In one city in southwestern Ohio , researchers found that 71 percent of lost dogs were found, compared to just 53 percent of lost cats.
More than a third of the recovered dogs were found by a call or visit to an animal shelter. More than one in four dogs were found because the animal wore a dog license or identification tag at the time of its disappearance.
"The animal control system is a key component in the recovery of lost dogs, but owners have to be vigilant about calling and visiting these agencies," said Linda Lord, the lead author of both studies and an assistant professor of veterinary preventive medicine. "Some form of visual identification is also critical to the recovery of a pet, and can result in a faster recovery."
Although Ohio law requires that dogs be licensed, just 41 percent of the lost dogs in the study wore a license at the time of their disappearance. Less than half (48 percent) of dogs had an identification tag or microchip when they went missing. Microchips, which are implanted under the skin, provide permanent identification about where a pet belongs. Cat owners aren't required to identify their pet, and 19 percent of lost cats had a tag or microchip at the time they were lost.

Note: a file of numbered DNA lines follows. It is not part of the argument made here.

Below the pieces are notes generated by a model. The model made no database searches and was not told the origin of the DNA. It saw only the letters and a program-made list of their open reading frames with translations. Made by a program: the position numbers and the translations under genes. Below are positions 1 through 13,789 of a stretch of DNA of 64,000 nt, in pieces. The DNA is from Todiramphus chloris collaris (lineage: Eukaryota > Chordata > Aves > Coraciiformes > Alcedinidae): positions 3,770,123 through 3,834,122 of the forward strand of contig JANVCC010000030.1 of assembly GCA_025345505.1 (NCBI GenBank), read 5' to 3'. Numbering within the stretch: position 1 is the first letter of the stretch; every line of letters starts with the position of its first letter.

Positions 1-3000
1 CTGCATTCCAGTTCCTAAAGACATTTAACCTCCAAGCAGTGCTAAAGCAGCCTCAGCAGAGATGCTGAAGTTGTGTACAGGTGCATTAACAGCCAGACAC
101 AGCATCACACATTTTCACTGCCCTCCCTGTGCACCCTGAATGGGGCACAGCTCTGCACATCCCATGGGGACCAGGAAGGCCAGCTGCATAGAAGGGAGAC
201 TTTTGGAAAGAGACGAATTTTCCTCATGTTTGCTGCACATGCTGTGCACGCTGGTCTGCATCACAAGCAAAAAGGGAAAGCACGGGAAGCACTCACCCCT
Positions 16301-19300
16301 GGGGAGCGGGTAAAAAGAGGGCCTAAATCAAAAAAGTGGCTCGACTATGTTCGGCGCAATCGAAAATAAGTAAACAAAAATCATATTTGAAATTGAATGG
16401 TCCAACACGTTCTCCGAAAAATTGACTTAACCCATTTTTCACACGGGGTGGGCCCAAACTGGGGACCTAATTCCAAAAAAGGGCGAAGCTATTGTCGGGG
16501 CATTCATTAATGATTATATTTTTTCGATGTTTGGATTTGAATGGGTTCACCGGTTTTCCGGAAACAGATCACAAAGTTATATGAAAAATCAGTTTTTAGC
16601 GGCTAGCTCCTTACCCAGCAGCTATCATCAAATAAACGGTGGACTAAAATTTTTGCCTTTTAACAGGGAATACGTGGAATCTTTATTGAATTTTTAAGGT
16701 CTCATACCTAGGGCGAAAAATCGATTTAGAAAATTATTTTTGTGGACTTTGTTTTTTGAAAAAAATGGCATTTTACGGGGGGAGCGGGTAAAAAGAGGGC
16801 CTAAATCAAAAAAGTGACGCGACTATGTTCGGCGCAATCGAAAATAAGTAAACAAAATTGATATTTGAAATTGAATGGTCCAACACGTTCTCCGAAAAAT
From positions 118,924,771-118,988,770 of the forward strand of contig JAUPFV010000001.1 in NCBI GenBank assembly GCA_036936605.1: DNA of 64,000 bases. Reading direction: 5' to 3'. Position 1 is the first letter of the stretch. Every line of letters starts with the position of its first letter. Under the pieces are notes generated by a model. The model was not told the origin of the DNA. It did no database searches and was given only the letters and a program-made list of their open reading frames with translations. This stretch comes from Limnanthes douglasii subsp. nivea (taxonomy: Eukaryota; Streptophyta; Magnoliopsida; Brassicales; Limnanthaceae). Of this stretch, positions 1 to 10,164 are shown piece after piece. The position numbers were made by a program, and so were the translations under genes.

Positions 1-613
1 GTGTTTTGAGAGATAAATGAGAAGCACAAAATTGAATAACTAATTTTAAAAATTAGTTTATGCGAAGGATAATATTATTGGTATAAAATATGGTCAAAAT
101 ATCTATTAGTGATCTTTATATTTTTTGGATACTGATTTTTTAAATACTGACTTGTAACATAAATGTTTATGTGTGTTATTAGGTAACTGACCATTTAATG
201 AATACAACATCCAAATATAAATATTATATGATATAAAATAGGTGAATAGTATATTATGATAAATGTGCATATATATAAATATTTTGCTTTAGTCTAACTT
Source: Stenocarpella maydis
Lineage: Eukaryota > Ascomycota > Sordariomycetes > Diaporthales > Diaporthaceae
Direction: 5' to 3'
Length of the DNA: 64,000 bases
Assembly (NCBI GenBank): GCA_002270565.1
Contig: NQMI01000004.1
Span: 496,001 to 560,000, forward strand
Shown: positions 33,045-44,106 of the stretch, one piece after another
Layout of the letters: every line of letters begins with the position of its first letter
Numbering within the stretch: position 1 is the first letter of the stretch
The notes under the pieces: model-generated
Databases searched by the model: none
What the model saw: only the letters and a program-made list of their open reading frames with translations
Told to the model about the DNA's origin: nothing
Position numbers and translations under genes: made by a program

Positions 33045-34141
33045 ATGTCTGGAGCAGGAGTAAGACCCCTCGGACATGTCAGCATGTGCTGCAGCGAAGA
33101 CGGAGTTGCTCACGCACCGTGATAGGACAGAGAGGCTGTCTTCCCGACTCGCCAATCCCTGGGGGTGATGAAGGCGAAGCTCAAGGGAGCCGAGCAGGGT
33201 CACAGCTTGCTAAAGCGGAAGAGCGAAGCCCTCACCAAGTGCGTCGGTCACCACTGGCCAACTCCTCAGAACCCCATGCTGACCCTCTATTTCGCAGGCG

More than half of the cats returned on their own, but less than one in 10 dogs did.
The results of the two studies appear in the January 15 issue of the Journal of the American Veterinary Medical Association.
"Cat owners tend to wait longer to call and visit a shelter," said Lord, adding that cat owners waited about three days before contacting a local animal shelter, while dog owners waited about a day to do so. The cats that stayed missing during the study may have been in a shelter, and could have been euthanized because their owner didn't call or visit the shelter."
Researchers interviewed by p
Source:Ohio State University